Showalter also found three of Pluto’s moons are presently locked together in resonance, meaning there is a precise ratio for their orbital periods.
“If you were sitting on Nix, you would see that Styx orbits Pluto twice for every three orbits made by Hydra,” noted Hamilton.
Hubble data also reveal the moon Kerberos is as dark as a charcoal briquette, while the other frozen moons are as bright as sand. It was predicted that dust blasted off the moons by meteorite impacts should coat all the moons, giving their surfaces a homogenous look, which makes Kerberos’ coloring very surprising.
NASA’s New Horizons spacecraft, which will fly by the Pluto system in July, may help settle the question of the asphalt-black moon, as well as the other oddities uncovered by Hubble. These new discoveries are being used to plan science observations for the New Horizons flyby.
The turmoil within the Pluto-Charon system offers insights into how planetary bodies orbiting a double star might behave. For example, NASA’s Kepler space observatory has found several planetary systems orbiting double stars.
“We are learning chaos may be a common trait of binary systems,” Hamilton said. “It might even have consequences for life on planets if found in such systems.”
Clues to the Pluto commotion first came when astronomers measured variations in the light reflected off Nix and Hydra. Analyzing Hubble images of Pluto taken from 2005 to 2012, scientists compared the unpredictable changes in the moons’ brightness to models of spinning bodies in complex gravitational fields.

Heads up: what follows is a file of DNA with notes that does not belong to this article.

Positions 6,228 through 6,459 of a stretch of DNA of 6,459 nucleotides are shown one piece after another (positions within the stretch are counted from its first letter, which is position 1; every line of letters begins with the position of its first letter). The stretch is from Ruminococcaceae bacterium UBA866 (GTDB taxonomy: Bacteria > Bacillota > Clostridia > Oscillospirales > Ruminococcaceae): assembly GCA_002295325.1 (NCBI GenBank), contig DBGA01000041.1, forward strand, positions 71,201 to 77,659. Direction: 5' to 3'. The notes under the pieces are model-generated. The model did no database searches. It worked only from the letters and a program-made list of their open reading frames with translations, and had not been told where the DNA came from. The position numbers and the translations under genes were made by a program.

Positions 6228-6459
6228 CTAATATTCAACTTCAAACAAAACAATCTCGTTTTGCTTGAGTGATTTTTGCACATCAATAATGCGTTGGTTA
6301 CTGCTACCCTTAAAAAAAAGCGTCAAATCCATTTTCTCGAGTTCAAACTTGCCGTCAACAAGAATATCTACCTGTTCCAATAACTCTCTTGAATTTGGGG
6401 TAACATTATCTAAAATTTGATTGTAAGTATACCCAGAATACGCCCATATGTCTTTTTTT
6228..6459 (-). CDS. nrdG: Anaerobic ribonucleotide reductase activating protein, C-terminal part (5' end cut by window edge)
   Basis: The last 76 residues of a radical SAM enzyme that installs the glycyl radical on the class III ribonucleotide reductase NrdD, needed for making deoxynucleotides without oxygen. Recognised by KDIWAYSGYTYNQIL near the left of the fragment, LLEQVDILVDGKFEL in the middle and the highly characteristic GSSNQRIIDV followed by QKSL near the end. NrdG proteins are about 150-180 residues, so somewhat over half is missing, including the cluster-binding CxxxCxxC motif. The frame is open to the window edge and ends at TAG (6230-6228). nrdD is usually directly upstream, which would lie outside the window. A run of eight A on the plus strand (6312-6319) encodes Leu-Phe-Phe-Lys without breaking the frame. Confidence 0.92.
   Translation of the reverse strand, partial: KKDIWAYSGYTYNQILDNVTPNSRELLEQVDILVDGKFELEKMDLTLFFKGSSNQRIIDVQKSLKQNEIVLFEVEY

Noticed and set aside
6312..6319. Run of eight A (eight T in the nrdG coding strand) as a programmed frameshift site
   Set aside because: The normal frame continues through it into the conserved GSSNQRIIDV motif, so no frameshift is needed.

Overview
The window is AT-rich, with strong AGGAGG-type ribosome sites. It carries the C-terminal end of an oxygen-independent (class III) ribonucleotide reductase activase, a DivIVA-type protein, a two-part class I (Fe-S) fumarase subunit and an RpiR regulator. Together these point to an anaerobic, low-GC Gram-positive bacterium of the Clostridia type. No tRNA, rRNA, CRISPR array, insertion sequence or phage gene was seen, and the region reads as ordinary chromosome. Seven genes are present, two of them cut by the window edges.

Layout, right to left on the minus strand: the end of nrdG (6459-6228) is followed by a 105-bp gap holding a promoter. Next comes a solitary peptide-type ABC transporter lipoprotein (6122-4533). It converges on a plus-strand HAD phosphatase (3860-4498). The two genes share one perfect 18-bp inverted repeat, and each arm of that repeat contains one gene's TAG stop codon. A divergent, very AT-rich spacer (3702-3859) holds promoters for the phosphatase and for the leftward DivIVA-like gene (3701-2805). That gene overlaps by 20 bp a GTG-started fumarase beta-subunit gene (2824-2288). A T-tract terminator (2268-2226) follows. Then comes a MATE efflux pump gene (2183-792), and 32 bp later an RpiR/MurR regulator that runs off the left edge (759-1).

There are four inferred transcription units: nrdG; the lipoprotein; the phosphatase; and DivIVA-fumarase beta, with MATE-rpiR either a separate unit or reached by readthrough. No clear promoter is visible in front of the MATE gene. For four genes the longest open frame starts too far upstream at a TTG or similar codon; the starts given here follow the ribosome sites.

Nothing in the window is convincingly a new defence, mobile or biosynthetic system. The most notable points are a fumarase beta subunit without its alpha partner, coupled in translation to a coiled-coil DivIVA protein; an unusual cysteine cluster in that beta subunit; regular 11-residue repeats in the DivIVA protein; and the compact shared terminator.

Pluto’s moons are believed to have been formed by a collision between the dwarf planet and a similar-sized body early in the history of our solar system. The smashup flung material that consolidated into the family of moons observed around Pluto today. Its binary companion, Charon, is almost half the size of Pluto and was discovered in 1978. Hubble discovered Nix and Hydra in 2005, Kerberos in 2011, and Styx in 2012. These little moons, measuring just tens of miles in diameter, were found during a Hubble search for objects that could be hazards to the New Horizons spacecraft as it passes the dwarf planet in July.
Researchers say a combination of Hubble data monitoring and New Horizon’s brief close-up look, as well as future observations with NASA’s James Webb Space Telescope will help settle many mysteries of the Pluto system. No ground-based telescopes have yet been able to detect the smallest moons.
“Pluto will continue to surprise us when New Horizons flies past it in July,” Showalter said. “Our work with the Hubble telescope just gives us a foretaste of what’s in store.”
Reference: “Resonant interactions and chaotic rotation of Pluto’s small moons” by M. R. Showalter and D. P. Hamilton, 3 June 2015, Nature.
The Hubble Space Telescope is a project of international cooperation between NASA and the European Space Agency. NASA’s Goddard Space Flight Center in Greenbelt, Maryland, manages the telescope. The Space Telescope Science Institute (STScI) in Baltimore conducts Hubble science operations. STScI is operated for NASA by the Association of Universities for Research in Astronomy, Inc., in Washington.